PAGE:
WASHINGTON -- Here's a look at the annual income tax filing deadline in the United States.
Why is it not April 15?
The IRS says: "By law, Washington, D.C., holidays impact tax deadlines for everyone in the same way federal holidays do. The due date is April 18, instead of April 15, because of the Emancipation Day holiday in the District of Columbia for everyone except taxpayers who live in Maine or Massachusetts. Taxpayers in Maine or Massachusetts have until April 19, 2022, to file their returns due to the Patriots' Day holiday in those states. Taxpayers requesting an extension will have until Monday, October 17, 2022, to file."
The Internal Revenue Service's (IRS) fiscal year runs from October 1 to September 30.
Fiscal Year 2020
The IRS amassed almost $3.5 trillion in gross tax collections and issued almost 122 million refunds, totaling over $736 billion.
Individual Income Tax Returns Filed
Total Number of Returns: 157,195,302
Gross Amount Collected (in thousands of dollars): $1,837,443,578
Total Individual Income Tax Refunds (does not include economic impact payments)
Amount (in thousands of dollars): $391,223,927
Where Do The Taxes Go?
- Medicare, Medicaid, CHIP, marketplace subsidies 25%
- Social Security 23%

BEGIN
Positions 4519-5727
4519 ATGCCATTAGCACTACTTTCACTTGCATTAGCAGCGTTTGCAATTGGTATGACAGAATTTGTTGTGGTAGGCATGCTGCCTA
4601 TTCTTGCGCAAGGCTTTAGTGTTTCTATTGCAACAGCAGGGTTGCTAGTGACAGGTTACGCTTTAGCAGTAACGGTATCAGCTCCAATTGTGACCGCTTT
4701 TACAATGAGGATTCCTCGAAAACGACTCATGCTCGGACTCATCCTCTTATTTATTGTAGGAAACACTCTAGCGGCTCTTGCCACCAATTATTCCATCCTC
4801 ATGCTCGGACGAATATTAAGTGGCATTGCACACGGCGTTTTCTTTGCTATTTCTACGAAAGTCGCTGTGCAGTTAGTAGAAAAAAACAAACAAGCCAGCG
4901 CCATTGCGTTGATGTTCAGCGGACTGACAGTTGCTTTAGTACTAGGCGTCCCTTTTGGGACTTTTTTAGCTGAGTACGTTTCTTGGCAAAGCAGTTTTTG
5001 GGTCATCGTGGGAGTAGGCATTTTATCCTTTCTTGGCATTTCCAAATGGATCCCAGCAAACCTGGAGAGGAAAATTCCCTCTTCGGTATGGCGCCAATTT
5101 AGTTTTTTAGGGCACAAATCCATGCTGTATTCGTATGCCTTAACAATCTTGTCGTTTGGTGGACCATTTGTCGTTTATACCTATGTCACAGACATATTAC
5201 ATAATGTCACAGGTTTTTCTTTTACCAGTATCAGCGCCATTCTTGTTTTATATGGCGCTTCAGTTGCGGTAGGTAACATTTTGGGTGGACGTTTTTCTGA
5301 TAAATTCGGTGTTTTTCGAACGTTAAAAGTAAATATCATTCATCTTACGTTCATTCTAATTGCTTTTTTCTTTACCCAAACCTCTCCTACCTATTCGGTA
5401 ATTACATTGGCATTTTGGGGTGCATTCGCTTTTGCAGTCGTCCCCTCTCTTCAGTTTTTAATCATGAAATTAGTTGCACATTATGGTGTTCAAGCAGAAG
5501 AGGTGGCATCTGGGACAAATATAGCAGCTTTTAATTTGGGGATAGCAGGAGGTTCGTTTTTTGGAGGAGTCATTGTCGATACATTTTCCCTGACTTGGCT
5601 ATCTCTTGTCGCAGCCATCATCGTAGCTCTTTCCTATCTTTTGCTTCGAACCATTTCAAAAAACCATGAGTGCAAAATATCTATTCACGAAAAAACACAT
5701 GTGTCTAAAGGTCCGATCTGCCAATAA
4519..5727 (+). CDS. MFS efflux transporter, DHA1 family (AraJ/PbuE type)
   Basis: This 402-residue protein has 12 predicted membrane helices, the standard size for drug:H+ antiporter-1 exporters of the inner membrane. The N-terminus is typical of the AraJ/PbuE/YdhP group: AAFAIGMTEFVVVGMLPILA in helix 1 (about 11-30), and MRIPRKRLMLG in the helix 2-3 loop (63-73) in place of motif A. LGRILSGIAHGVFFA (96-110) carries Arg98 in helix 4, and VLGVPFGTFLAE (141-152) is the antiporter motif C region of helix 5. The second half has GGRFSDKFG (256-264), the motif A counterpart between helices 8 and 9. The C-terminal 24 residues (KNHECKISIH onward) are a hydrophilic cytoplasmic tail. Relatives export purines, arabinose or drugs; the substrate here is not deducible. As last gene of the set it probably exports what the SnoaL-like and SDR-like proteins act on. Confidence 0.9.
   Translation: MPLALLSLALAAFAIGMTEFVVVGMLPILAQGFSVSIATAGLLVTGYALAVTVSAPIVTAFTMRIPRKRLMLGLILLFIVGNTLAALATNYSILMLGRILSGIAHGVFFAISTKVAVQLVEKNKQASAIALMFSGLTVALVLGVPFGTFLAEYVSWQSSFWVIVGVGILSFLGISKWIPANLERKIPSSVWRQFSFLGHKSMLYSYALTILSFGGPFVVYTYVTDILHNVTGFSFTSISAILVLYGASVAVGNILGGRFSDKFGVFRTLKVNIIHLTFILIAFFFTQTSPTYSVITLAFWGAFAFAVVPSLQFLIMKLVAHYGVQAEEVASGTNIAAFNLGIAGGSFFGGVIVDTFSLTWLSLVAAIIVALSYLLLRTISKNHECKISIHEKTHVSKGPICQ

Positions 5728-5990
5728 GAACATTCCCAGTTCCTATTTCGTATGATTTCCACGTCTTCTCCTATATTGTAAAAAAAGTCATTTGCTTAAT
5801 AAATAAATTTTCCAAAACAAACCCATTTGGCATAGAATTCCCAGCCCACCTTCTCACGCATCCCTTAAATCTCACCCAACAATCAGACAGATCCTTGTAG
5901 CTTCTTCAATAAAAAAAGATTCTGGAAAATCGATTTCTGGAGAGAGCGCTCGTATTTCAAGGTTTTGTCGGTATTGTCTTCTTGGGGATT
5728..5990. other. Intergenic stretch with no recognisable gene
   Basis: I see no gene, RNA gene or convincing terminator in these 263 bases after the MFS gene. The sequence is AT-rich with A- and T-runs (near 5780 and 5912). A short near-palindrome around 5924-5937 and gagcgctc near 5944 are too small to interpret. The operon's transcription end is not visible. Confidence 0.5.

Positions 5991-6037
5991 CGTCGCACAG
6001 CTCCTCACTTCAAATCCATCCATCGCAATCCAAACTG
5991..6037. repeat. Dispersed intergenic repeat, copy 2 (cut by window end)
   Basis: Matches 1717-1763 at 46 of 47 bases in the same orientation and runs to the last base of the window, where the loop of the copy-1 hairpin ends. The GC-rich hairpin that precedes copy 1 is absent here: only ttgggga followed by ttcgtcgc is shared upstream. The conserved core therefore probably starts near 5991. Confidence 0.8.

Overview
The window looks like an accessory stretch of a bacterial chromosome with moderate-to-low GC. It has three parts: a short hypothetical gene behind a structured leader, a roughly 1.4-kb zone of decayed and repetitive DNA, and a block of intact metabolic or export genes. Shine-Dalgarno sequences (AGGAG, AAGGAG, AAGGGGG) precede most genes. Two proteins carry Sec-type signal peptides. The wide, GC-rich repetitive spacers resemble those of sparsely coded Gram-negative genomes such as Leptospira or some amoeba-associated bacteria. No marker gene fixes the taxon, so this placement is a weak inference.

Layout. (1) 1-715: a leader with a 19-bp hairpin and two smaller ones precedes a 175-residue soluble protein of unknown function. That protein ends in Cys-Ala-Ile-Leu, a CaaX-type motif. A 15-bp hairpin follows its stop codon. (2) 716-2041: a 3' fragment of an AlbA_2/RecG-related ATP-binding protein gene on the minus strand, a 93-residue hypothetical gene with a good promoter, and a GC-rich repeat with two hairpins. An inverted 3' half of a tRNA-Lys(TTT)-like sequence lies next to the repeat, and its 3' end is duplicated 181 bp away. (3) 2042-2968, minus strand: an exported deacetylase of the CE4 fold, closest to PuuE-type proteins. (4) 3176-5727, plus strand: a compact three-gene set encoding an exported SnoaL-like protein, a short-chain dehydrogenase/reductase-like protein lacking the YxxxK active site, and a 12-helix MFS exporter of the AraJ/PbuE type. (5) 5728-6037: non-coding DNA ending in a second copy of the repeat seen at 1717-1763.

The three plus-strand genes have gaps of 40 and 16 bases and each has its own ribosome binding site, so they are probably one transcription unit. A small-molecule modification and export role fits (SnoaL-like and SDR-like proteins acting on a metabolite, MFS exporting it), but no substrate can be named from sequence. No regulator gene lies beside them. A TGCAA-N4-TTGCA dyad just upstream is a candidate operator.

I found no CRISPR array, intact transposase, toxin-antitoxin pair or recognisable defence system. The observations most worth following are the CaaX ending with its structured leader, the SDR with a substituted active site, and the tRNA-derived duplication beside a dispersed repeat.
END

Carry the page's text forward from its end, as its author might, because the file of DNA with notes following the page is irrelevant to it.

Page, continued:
- National Defense 16%
- Safety net programs 8%
- Benefits for veterans & federal retirees 8%
- Interest on debt 8%
- Education 2%
- Transportation infrastructure 2%
- Science and medical research 2%
- Non-security international 1%
- All other 4%
1862 - During the Civil War, the IRS is born when President Abraham Lincoln and Congress create the Commissioner of Internal Revenue and enact an income tax to pay war expenses. The first income tax levies 3% on incomes between $600 and $10,000 and 5% on anything over $10,000. This income tax lasts until 1872.
1895 - The Supreme Court rules in Pollock v. Farmers' Loan and Trust Co. that taxing incomes uniformly throughout the United States is unconstitutional.
1913 - The 16th Amendment is ratified by the states, giving Congress the authority to enact an income tax. Congress also introduces the first 1040 form and levies a 1% tax on personal incomes over $3,000 with 6% surtax on incomes of more than $500,000.
1918 - During World War I, to help finance the war, the highest rate of taxation on income is 77%. After the war, by 1929, the rate drops to 24%.
1954 - The tax filing deadline is moved from March 15 to April 15, to give taxpayers more time to prepare their returns.
January 3, 1996 - Congress enacts the Taxpayer Bill of Rights to ensure relief from overzealous collection efforts on the part of IRS personnel.
March 20, 2020 - Secretary of the Treasury Steven Mnuchin tweets that tax day is moving from April 15 to July 15 due to the coronavirus pandemic.
March 17, 2021 - The IRS announces the filing deadline has been moved from April 15 to May 17.
The-CNN-Wire contributed to this report.